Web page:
There was an even larger than usual turnout at this week's
quarterly meeting of the Forum of Family Arbitrators, a group in which all IFLA
accredited arbitrators are invited to participate. No doubt this was because
immediately on from that followed what proved to be a lively joint meeting organised
by IFLA and the London Branch of the Chartered Institute of Arbitrators. As you
may have gathered from the real-time tweets from front-line commentator Andrzej Bojarski, those present were treated to spirited stimulating and informative
addresses on aspects of commercial and family financial arbitrations from the
lofty peaks of Eder and Mostyn JJ, and to a well-rounded summary of where
family arbitration is at from Grant Howell of Charles Russell Speechlys (our generous
hosts for the evening), the Chair of the FFA.
Unsurprisingly Mostyn J, firmly mounted on his current
hobbyhorse, took the opportunity to tilt against hourly rates. See his most
recent decision (there have been others since then but you know what I mean) in J v J  EWHC 3654 (Fam). His campaign in support of fixed fees and cost caps definitely
has legs and seems destined to run and run, and certainly its target is no
merely quixotic windmill. A wind of change does seem to be stirring the sails as
more and more practitioners offer fixed fee arrangements as an option in these
cases. It may be that in regard to this the judge's blast that 'although the mantra "something must be
done" is repeated time and again, nothing ever is' will be blown off
course by market forces rather than by judicial gusts.
I would like to take
up for discussion one aspect of his suggestions, at , that 'a litigant should be able to demand a fixed
price for each of the three phases of an ancillary relief case namely (1) Form
A to First Appointment, (2) First Appointment to FDR and (3) FDR to trial.'
constructive comment on the practicalities of this proposal has already been published by Mark Hands of Irwin Mitchell,
however in a distinct situation from family lawyers representing their client.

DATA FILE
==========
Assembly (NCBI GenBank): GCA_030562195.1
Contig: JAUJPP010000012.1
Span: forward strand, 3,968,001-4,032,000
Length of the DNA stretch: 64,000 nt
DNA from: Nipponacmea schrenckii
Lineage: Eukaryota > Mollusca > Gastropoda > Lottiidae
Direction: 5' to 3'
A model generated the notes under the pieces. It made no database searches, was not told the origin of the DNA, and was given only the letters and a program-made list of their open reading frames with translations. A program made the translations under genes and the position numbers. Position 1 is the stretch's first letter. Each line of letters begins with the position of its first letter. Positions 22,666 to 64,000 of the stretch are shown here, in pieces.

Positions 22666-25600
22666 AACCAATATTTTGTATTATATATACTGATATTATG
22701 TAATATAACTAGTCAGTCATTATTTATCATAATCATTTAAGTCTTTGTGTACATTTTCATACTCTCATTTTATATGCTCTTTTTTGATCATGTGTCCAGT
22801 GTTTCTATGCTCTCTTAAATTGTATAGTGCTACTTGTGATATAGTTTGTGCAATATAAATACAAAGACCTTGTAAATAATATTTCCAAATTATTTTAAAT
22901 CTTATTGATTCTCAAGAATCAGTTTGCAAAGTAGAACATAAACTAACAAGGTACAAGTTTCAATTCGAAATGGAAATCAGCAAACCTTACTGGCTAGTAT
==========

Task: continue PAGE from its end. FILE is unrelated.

It is unthinkable that an arbitration should proceed on the basis of staged
all-in fees successively fixed for each segment of a financial remedies
dispute. That would work for lawyers in a representative capacity who could
make allowance for experience to that point: the case might meanwhile have
become predictably more complex or indeed less so. But no arbitrator (if indeed
any client) would embark on the process if it might have to be abandoned
because at some point down the line the arbitrator and the parties (or indeed
even just one of them) fell out about the appropriate fee for the next stage.
So fixed fees for arbitrators
could surely only work on the basis that the fee encompassed the entire process
through to delivery of the award. Some refinements might be written in: the fee
quoted might stipulate that there should be only one PD 27A compliant bundle,
or not more than a stipulated number; that it would include allowance for up to
a specified number of interlocutory applications only; that the final hearing
(if the arbitration in question was not paper-only) should not exceed X days,
including final submissions; and so on.
From which it follows that for a fair fixed fee to be negotiated the need must be understood and accepted by the parties, and their lawyers, that they must be open and transparent. Thus at the pre-commitment stage they need fully to inform arbitrators whom they approach for a quote not only about the general shape and scope of the issues for determination, but also about any specific particularities of the case which impact on complexity and therefore on the degree of time and skill which the arbitrator will be required to invest.
In this connection
can I draw attention to a suggested pre-engagement questionnaire, recently revamped. As was its
predecessor, it is a work in progress and contributions and comment would be
I can though see how
the question 'approximately
how many pages do you expect will be required in the final hearing bundles for
the arbitrator to read?' might be refined in the light of J v J
to something like: 'Do the parties agree to limit documentation for the final hearing to a
single-no-more-than-350-page PD-27A-compliant bundle; and if not how many
bundles does each party suggest by way of maximum?' That would seem to meet
the point made at  where Mostyn J remarked 'if parties wish to have a trial with numerous bundles
then it is open to them to enter into an arbitration agreement which
specifically allows for that.' Although some may claim to detect irony
in this observation I feel confident that there is no element of
tongue-in-cheek about it. Definitely not a wind-up, then! The views expressed by contributing authors are not necessarily those of Family Law or Jordan Publishing and should not be considered as legal advice.